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Patrick Murphy

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Buggin' Out: Urban Bug Farming for the Future

In many cultures eating insects is more than a delicacy – it’s a food staple. However, the use of bugs as a mainstream ingredient is a foreign idea in the developed world. As the human population continues to grow, we have to think about how to feed people. The UN's Food and Agriculture Organization (FAO) has shown interest in using insects as an alternative food source. Due to their high concentration of the eight essential amino acids, vitamin B12, riboflavin, vitamin A, amazingly efficient converters that leave a much smaller environmental impact on the planet than cattle.

Once technologies are developed to produce insect-based food ingredients they can be incorporated into numerous food products. They would make great protein substitutes as any food additives to cereal, snack bars, or traditional meals. The high nutritional value, probiotic potential, and affordable price are just a few reasons why many Asian and Latin restaurants already offer insects on their menu.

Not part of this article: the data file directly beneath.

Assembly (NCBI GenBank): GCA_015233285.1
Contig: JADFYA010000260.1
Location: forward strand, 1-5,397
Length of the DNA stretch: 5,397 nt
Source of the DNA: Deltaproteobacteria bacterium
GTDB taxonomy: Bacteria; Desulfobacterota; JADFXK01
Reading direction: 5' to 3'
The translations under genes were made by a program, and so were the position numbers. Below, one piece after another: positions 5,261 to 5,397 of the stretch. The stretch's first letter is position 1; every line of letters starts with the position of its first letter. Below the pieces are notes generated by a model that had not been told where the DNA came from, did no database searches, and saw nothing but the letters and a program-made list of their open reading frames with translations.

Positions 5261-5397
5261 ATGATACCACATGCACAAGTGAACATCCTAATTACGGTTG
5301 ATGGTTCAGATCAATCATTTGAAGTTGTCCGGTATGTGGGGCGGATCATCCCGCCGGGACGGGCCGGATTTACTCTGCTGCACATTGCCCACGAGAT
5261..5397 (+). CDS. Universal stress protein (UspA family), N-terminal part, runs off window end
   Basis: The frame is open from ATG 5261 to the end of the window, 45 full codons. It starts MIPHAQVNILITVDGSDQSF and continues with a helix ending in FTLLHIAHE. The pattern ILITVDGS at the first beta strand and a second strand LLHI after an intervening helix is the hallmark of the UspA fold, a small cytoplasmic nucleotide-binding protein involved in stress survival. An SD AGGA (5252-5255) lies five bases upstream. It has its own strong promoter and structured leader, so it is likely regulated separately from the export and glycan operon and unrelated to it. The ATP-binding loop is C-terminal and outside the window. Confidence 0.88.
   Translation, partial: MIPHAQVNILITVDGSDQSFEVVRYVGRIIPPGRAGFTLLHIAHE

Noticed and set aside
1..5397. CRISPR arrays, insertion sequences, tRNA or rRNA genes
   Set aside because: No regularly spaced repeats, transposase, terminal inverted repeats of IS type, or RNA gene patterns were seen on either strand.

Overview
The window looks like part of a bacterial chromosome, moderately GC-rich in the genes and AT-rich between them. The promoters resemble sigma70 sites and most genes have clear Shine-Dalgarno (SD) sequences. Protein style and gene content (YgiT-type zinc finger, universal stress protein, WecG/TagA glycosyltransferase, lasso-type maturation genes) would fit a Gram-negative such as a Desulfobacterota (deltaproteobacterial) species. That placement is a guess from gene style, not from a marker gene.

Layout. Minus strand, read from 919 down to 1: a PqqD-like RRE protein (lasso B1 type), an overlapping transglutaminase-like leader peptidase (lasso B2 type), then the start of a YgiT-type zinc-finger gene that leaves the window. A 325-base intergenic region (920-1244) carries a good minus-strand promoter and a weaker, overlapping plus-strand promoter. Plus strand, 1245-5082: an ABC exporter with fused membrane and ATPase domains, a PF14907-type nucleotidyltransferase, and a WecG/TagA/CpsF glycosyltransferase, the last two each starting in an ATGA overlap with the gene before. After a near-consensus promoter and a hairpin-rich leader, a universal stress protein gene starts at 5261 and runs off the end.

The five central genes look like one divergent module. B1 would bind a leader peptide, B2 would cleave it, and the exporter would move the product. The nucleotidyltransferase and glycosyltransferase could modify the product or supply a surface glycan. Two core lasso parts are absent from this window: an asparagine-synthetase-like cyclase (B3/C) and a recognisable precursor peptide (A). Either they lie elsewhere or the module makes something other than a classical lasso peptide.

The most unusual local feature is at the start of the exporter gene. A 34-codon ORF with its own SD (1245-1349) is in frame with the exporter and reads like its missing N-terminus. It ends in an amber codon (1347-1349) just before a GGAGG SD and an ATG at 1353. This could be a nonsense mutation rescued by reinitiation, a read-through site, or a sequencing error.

Rethinking the urban farm and how to deal with the upcoming need to increase food supplies, Claire Lemarchand is planning a series of cricket farms to be placed throughout cities, that go beyond just growing bugs. Crickets are bred in cylindrical units surrounding a light source, to optimize yield, and are fed fresh food waste from the market and surrounding restaurants. While at night, the cricket farming units double as an urban lighting system.

Is urban bug farming a valid food source strategy? What other ideas could be implemented into our food supply networks? Or, could push the boundaries of urban farming and sustainable food sources to better prepare for future food demands?

Why Insects Should Be in Your Diet By Aaron T. Dossey
(http://www.the-scientist.com/?articles.view/articleNo/34172/title/Why-Insects-Should-Be-in-Your-Diet/)

The Cricket Bigger Than Beef By Claire Lemarchand
(http://www.yankodesign.com/2012/02/27/superbugs-bugs-with-powers/)

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    Jun 4 2013: I think as long as I didn't have to stare directly into the eyes of a bug as I was attempting to eat it I wouldn't mind this idea. Everything said above is true. Our food, in my opinion is going to crap. Big name companies own all the major food production industries which supply major chain grocery stores. These companies only care about making the biggest profit they can with little thought about what is actually being thrown into our food to make it taste good. With the economy today buying local or all natural foods from smaller chain specialty stores is difficult on many peoples wallets. If bugs could be a more nutritional and natural additive at a decent price they why shouldn't we consider it? As long as bugs taste like chicken like Timon and Pumba claim, then I am game!

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